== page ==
A to Z of what's hot/trending in health

Avacado oil: this wonderful tasting oil is a very worthy rival to olive oil. Some say it is even better for you. It is rich in oleic acid, a monounsaturated fat that is good for your skin. There are claims it may be good for your heart and circulation. Make sure you get the best, which is extra virgin oil.

Butyrate: this is a short chain fatty acid produced by good bacteria in your gut. It has an anti inflammatory effect in the gut, and is generally recognized to be a marker for good gut health in stool testing. Eating plenty of prebiotic fibre may help produce more of this valuable nutrient.

Cashew milk: almond and soy milk have a new rival! It is a creamy and healthy alternative rich in vitamin E, and other vital nutrients. Still slow to take off in NZ, but watch out for more interest in this milk in 2018.

D vitamin: true to say this has been trending for several years, but the message is slow to get through. I like clients to get this tested as so many New Zealanders are low in this nutrient. If you have auto immune disease or regular problems with your immunity this vitamin (actually more of a hormone) is worth considering.

Essene bread: probably true to say this trended several thousand years ago, but there is now renewed interest. This sprouted grain bread is a very healthy alternative to normal bread and some consider it really tasty. However, if you are gluten sensitive it is not recommended.

Fermented foods: widely discussed in 2017, and ready for greater usage this year. There is more and more evidence that fermented foods are good for the gut and may be more effective in improving bacterial diversity than probiotic supplements. Try buying or making your own.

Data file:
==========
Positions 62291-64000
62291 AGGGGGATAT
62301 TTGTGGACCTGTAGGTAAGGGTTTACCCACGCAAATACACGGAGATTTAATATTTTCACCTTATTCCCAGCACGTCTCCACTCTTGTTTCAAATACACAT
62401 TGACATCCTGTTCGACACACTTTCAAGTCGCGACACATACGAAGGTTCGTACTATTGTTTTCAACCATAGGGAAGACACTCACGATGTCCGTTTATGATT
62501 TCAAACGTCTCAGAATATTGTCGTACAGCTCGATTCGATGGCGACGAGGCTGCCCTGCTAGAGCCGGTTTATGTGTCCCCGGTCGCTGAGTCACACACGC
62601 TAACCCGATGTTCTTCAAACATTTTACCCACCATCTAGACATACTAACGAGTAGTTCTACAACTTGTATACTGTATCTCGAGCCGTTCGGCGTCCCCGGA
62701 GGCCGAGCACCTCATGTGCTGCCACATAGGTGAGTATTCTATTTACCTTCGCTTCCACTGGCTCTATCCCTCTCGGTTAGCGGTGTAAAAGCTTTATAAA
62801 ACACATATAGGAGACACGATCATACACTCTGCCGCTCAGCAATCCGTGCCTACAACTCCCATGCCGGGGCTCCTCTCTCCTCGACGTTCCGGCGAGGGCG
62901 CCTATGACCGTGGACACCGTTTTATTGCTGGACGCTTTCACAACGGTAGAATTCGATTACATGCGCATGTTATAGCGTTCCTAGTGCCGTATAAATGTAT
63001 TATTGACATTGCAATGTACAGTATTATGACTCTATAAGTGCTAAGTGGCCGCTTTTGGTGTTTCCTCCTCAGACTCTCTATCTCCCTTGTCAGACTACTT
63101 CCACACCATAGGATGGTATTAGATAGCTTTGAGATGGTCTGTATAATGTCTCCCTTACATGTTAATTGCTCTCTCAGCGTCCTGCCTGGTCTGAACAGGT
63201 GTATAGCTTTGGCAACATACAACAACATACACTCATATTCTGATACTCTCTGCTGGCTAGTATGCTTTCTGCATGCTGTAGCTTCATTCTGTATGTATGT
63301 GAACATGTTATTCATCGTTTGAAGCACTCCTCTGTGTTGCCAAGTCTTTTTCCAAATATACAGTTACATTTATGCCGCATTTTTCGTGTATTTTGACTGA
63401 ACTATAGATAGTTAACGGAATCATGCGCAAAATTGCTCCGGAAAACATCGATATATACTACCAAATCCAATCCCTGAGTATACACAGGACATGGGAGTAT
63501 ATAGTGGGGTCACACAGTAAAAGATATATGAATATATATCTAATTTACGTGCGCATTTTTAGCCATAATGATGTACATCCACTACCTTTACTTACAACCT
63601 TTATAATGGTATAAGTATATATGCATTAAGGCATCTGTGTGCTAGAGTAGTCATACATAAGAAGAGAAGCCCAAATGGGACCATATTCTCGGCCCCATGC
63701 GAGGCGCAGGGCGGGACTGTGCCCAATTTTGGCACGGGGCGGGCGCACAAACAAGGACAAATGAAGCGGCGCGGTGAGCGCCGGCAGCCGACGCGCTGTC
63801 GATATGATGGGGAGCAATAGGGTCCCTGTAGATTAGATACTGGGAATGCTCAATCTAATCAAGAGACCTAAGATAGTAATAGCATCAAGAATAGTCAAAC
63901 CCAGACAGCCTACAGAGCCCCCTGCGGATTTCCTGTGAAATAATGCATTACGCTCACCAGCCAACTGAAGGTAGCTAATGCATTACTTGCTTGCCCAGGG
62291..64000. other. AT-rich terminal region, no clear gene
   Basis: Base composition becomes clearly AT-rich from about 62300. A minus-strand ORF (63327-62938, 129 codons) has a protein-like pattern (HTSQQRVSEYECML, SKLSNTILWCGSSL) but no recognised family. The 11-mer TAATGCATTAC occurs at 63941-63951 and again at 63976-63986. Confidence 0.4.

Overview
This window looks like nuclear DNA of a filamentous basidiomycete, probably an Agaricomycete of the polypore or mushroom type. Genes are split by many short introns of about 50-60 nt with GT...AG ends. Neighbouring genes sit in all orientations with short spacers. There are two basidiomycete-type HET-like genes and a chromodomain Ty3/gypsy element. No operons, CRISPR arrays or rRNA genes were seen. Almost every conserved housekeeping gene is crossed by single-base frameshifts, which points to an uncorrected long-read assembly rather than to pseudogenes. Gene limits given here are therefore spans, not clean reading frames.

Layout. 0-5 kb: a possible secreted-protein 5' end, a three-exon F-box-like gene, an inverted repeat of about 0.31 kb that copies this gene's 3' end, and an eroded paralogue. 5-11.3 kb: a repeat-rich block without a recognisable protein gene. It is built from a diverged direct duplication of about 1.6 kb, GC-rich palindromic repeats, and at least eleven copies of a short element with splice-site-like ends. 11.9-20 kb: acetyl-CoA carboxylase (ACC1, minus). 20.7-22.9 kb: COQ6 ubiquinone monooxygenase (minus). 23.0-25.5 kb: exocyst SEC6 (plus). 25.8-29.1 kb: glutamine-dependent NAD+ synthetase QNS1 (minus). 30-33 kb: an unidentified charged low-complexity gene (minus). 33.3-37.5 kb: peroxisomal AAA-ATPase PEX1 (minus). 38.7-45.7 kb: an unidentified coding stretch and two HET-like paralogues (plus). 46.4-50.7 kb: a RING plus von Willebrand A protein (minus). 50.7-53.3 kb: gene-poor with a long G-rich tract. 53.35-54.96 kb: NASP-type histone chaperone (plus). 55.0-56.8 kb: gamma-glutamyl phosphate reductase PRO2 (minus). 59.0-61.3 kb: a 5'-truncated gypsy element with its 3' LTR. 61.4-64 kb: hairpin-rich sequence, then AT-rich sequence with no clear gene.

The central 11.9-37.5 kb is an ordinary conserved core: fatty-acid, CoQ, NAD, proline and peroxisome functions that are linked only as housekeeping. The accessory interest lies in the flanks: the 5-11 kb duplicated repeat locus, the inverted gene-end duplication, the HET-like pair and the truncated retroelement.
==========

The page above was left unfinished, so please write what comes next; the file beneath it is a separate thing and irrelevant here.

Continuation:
Glutathione: your body’s major cellular antioxidant and essential nutrient for liver detoxification. In fact it is just a combination of three amino acids, and can be obtained through eating foods high in these amino acids especially broccoli and other sulphur rich vegetables. Supplements such as N-acetyl cysteine are also becoming popular to boost levels.

HIIT: ‘high intensity interval training’ is proving to be the best exercise process to lose weight, gain fitness, and improve your health. Although this has been practiced for a number of years, expect to hear more of it in the coming months.

Inflammation: nothing new here, except a recognition that inflammation is behind almost all chronic disease, and most inflammation begins in the gut. What is trending now is a recognition of the term, and the need to reduce inflammation if we want to improve our health.

Jackfruit: this tropical Asian fruit is high in protein and has been successfully used as a tasty meat substitute. It has a firm texture and a slightly sweet taste. I have noticed a greater use in NZ in the last year or two at a time when more people are looking for meat substitutes.

Kefir: many people have tried kefir yoghurt from the supermarket, but who has tried making their own? Kefir is another great ferment, and those who have experienced it will often report better gut health, although it is not a universal cure.

Leaky gut: there has been much research into this topic going back thirty years or more, but only recently has the effect of leaky gut on systemic health become so well understood. Luckily, we now know what to look out for and how to manage it in most cases.

Microbiome: the gut microbiome is talked about continuously in online health seminars, and many doctors in the States and Canada are fully aware of how it affects our health and how to best manage it. Dr Bernard Jensen taught about the gut and its connections to health last century, and we appreciate the work he did in pointing us in the right direction.